FM: Preventing emergence of divisive blocks key to preserving planet

Minister Szijjártó noted that the world had recently undergone two major shocks in the form of the coronavirus pandemic and the war in Ukraine.

Péter Szijjártó, Minister of Foreign Affairs and Trade, said mankind will only have a chance to preserve the planet for future generations by preventing the re-emergence of divisive blocks in the world.

During his address at a high-level meeting of the United Nations Economic and Social Council (ECOSOC) in New York on Monday, Minister Szijjártó noted that the world had recently undergone two major shocks in the form of the coronavirus pandemic and the war in Ukraine. The global security situation is the worst it has been in the last 80 years, the minister said. He argued that the threat of terrorism was greater than ever before and that the world was “witnessing the most open and most shameless reference to nuclear capacities, while the chance for the outbreak of the third world war is more imminent than ever”. These security challenges threaten the re-emergence of divisive blocks in the world and could divert attention from the problem of preserving the planet, Szijjártó said. He said these challenges constituted a “vicious circle”, as divisive blocks would make it impossible to overcome environmental and climate-related challenges. Referring to a “regional partnership group established by Serbia and Hungary”, Minister Szijjártó urged the international community on behalf of both countries “to make a decision based on common sense”.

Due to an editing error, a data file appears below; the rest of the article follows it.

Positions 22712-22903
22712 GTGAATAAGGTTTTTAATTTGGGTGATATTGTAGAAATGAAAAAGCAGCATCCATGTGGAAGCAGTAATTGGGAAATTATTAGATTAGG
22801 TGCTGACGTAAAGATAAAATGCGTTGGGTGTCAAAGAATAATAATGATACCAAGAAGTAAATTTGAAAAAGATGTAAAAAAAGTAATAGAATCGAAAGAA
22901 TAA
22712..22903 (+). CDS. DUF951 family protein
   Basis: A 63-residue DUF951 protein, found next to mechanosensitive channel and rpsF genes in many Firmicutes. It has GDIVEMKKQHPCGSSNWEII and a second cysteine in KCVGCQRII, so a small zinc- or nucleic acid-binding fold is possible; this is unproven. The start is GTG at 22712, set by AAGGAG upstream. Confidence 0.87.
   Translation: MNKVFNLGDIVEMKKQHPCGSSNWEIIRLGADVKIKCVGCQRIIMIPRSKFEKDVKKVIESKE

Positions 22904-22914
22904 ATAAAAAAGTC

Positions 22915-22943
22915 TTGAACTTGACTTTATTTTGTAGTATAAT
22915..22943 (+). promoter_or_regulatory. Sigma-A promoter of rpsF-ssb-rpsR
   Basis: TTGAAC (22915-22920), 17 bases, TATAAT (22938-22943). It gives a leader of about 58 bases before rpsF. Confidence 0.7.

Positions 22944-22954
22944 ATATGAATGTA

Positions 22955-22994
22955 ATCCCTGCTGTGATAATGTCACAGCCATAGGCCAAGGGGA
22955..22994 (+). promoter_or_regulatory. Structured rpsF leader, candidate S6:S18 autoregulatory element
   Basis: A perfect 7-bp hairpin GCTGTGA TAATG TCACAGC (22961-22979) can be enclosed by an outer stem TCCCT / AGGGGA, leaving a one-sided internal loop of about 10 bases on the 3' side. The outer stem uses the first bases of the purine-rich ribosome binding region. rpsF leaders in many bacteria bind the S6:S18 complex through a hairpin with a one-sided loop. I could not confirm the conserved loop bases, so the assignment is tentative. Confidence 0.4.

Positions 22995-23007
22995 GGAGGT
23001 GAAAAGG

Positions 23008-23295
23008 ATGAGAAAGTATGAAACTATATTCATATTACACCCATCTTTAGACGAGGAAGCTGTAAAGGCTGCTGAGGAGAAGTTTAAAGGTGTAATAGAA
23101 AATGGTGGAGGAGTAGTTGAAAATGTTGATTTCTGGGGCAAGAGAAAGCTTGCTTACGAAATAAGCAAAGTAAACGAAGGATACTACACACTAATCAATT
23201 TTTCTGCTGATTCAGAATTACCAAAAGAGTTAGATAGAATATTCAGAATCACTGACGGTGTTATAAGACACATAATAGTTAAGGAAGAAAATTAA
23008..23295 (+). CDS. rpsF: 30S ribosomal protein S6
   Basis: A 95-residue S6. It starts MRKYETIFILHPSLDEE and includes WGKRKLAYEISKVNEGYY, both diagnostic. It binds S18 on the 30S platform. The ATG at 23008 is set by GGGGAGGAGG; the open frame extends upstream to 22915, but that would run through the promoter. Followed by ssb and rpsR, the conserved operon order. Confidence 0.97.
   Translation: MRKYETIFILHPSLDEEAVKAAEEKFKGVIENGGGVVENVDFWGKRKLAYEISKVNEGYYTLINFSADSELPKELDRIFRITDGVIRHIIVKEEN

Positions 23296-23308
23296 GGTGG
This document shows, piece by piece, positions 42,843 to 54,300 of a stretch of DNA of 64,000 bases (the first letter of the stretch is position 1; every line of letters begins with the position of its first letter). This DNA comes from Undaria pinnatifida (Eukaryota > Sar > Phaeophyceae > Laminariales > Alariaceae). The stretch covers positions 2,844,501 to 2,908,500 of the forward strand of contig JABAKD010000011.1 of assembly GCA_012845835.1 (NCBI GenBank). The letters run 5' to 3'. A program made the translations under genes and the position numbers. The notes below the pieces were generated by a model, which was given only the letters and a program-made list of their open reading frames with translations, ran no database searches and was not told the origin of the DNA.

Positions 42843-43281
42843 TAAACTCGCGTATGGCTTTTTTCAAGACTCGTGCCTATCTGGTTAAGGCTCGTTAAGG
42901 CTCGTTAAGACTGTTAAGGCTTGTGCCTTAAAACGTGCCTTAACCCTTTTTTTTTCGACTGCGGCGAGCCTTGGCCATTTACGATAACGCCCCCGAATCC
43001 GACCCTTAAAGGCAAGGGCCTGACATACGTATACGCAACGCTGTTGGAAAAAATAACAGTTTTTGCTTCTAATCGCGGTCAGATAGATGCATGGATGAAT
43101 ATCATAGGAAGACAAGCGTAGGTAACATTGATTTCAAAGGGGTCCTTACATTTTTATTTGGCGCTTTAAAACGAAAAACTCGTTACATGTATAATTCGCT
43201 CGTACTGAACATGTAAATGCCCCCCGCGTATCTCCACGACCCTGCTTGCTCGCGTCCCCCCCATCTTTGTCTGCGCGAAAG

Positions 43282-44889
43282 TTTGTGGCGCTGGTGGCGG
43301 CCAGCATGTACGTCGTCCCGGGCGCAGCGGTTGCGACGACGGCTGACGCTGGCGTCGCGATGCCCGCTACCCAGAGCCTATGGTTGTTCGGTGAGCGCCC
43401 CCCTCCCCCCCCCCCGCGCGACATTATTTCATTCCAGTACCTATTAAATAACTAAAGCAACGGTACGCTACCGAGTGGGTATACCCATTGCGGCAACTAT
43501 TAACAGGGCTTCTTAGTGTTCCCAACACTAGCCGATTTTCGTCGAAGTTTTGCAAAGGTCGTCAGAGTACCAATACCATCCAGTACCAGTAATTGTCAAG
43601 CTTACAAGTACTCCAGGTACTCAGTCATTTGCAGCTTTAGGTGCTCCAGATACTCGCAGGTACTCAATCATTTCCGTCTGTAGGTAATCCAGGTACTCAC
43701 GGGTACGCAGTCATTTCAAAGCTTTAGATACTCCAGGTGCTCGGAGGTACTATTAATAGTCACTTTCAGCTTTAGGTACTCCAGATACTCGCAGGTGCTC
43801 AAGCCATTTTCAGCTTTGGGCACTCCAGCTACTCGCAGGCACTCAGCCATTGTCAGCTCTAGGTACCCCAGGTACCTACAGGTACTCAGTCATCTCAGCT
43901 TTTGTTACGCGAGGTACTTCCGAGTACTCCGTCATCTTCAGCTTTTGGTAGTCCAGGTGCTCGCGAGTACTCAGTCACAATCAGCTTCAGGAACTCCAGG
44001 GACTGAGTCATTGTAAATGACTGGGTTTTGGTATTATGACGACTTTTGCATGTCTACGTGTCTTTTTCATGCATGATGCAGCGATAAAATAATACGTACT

“And instead of dividing the world into blocks again, let’s enter the era of connectivity,” he said, adding that connectivity would promote mutually beneficial global cooperation based on mutual respect. Though Hungary and Serbia could have chosen to be isolated from each other, their leaders understood that connectivity was beneficial for both countries, Szijjártó said. Meanwhile, the minister said Hungary had emerged stronger from all of the recent crises thanks to its national responses to them. Hungary responded to the financial crisis with tax cuts, to the migration crisis with stronger border protection, to the economic crisis with investment promotion schemes, and to the energy crisis with the recognition that energy supply is a physical rather than a political or ideological matter, Szijjártó said. He welcomed that these response measures had enabled Hungary to contribute to meeting the UN’s sustainable development targets. Citing the UN’s sustainability report, he said, Hungary ranked 22nd and Serbia 36th in meeting sustainable development goals. Water and energy security are among the two most important issues and Hungary is committed to resolving the challenges related to them, he said. Concerning water shortages, Szijjártó highlighted the importance of technology, noting that water management solutions developed by Hungary were being used in many parts of the world. Water security is also critical for preventing the emergence of more migration waves, he added.